A man from Chicago who lives out in DC came back home for a visit and was doing a little sightseeing. As he crossed Millennium Park, some boys asked him to pray with them. The prayer lasted just a few minutes but afterwards, he told them that short moment of prayer just made his trip home.
This man people met some of the 47 boys taking part in Camp Cristero June 11-17 this year. This year they lived the last week of St José Luis day-by-day, reliving his last week, February 6-10, 1927.
Grayson Renbarger was one of the boys at the camp. He enjoyed all the different games but said “the best part was the slip and slide they put up behind the school.” He says the camp taught him discipline through keeping his things ordered and this was driven home when “brother pointed out in one of the meditations how sometimes we are asked to do things we don’t like but they help us grow more to be stronger.”
Throughout the camp, they would act out the scenes with some of the dads and counsellors dressing up as Federales, the soldiers who closed all the Churches in Mexico and killed José Luis. Under President Plutarco Elías Calles, Mexico adopted a series of laws restricting the Catholic Church that lead to the Cristero rebellion where ordinary farmers and merchants rose up against the government to have the churches reopened.
One day during camp while the teens were doing a rosary procession, they heard a few shots and then as they got to the chapel, it was locked and the several Federales were blocking the entrance and the chapel doors having locks on them. The boys were quite moved that under 100 years ago, not that far away, there was such persecution of the Church.
This was the 12th year for Camp Cristero at Sacred Heart Apostolic School: it started back in 2006 when there were diaconate ordinations at Sacred Heart. This year they had to close registration almost a month beforehand as they maxed out the number of teens they could take.
Fr Robert DeCesare LC, who ran the camp with Fr Ronald Conklin LC, explained the formation they give the young men. “One of the things we want to do at Camp Cristero is form apostles, we don’t just want a nice summer camp where boys have a good time. We’re looking to form young men who will be Catholic leaders and make a difference in the world.”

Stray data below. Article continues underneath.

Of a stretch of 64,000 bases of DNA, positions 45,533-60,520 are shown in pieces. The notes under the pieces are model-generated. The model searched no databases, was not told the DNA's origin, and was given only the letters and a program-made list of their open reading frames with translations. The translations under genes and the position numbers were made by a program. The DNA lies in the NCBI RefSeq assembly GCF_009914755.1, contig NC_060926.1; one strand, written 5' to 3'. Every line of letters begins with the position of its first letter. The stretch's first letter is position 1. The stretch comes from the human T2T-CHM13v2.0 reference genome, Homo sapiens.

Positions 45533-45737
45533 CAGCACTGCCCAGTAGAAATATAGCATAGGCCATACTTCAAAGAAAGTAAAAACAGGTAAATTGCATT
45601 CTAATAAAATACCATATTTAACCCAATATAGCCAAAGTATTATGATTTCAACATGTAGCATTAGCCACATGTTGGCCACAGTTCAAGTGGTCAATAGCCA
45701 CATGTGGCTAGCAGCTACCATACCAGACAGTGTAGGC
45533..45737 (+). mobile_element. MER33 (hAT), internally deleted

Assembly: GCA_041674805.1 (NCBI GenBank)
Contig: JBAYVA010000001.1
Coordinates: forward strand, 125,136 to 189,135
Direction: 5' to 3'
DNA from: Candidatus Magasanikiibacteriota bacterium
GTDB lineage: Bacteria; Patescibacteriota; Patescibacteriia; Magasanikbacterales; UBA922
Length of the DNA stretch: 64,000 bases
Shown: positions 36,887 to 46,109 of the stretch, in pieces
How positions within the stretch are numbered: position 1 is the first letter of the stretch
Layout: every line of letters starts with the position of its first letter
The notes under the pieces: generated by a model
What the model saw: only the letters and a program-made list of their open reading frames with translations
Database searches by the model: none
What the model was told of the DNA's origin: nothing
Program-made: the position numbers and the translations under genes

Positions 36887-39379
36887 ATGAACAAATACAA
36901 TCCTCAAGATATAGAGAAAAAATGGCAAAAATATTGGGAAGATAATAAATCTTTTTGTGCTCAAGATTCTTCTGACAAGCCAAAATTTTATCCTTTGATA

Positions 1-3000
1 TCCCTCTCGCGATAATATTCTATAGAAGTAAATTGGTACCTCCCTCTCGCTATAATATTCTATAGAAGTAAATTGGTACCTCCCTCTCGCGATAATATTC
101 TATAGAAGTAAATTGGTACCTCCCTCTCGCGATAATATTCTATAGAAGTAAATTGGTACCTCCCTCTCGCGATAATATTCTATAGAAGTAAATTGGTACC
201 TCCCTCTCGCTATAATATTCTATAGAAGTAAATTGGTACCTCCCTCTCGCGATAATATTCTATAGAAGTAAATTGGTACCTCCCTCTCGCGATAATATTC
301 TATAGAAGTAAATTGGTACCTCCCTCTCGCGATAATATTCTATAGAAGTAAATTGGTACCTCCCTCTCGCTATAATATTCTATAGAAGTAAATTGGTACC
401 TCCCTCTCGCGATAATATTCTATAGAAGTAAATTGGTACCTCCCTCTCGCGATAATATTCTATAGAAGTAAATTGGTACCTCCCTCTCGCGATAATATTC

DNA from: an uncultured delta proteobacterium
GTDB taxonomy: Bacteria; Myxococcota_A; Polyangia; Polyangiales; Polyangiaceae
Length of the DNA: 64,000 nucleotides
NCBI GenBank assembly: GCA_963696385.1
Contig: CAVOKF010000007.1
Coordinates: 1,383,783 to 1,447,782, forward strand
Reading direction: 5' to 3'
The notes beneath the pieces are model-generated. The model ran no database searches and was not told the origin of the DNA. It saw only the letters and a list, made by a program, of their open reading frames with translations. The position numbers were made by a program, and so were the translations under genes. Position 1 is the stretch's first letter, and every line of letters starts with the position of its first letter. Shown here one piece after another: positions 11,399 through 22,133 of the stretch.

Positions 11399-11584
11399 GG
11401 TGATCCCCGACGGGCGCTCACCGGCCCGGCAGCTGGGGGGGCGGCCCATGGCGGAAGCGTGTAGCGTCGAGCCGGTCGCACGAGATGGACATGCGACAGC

Alfonso Fuentes had a profound experience of prayer visiting Sacred Heart. “I saw how they were happy to be praying and I felt like I wanted to be part of that. I wanted to be part of that brotherhood who’s glad to pray. I had prayed out of a sense of duty and never thought of it as fun. But when I got here and I saw everyone else praying together, I wanted to be part of that.”
Alfonso also felt being there helped him form discipline: “The best part of the summer program has just been getting to know the routine here at Sacred Heart as I’ve never been able to have a consistent routine like that in the past.”
His brother Nico was impressed by the friendship. “You get to have a friendship between everyone that you wouldn’t have at a regular school because here you do everything together so it’s a much closer bond.”
They are from a family with six kids. Nico felt like God was calling him since he was 8 years old but had to slowly convince his mom to let him go to Sacred Heart. His mom felt much more comfortable when Alfonso also wanted to go as he could watch over his younger brother.
The main goal of Sacred Heart is to provide an environment for young men thinking about a vocation to complete high school in an environment conducive to discernment. But it would be tough to go from never seeing it to being a full-time student.
To bridge this gap, most young men go through two steps. First, there are many opportunities to visit for a weekend or a little longer throughout the year. The second step is to participate in the summer program for 3 weeks: this year it ran July 22 to August 15.
This year 15 young men participated in the summer program with 11 of them deciding to stay on for the year.
Connor Matthews, another young man there this summer, was impressed by the other young men there. He said the best part was taking a trip where, “We had a lot of time to get to know each other as a community… and we went and did a faith survey and learned about how others understood the faith.”
Connor would visit his older brother Michael who was a student at Sacred Heart. He was invited to the Summer Program back in 2015 but didn’t feel ready and this year, after praying about it, he feels like he’s ready for it.
Stephen Doran came all the way from Calgary, Canada to the Summer Program. His dad directs Camp Arcatheos and his mom was really impressed he was willing to miss it this year for the summer program. When asked why, he responded, “Even though I’d be missing something fun, I realized I’d get more formation out of it.” In fact, he explained formation as the best part of the summer program: “The summer program was a really good opportunity for formation.”
Please keep these young men in your prayers as the 11 new students join 19 continuing students this year at Sacred Heart.
More information on upcoming events at Sacred Heart, including Camp Cristero and the Summer Program 2018 eventually, is available at their website.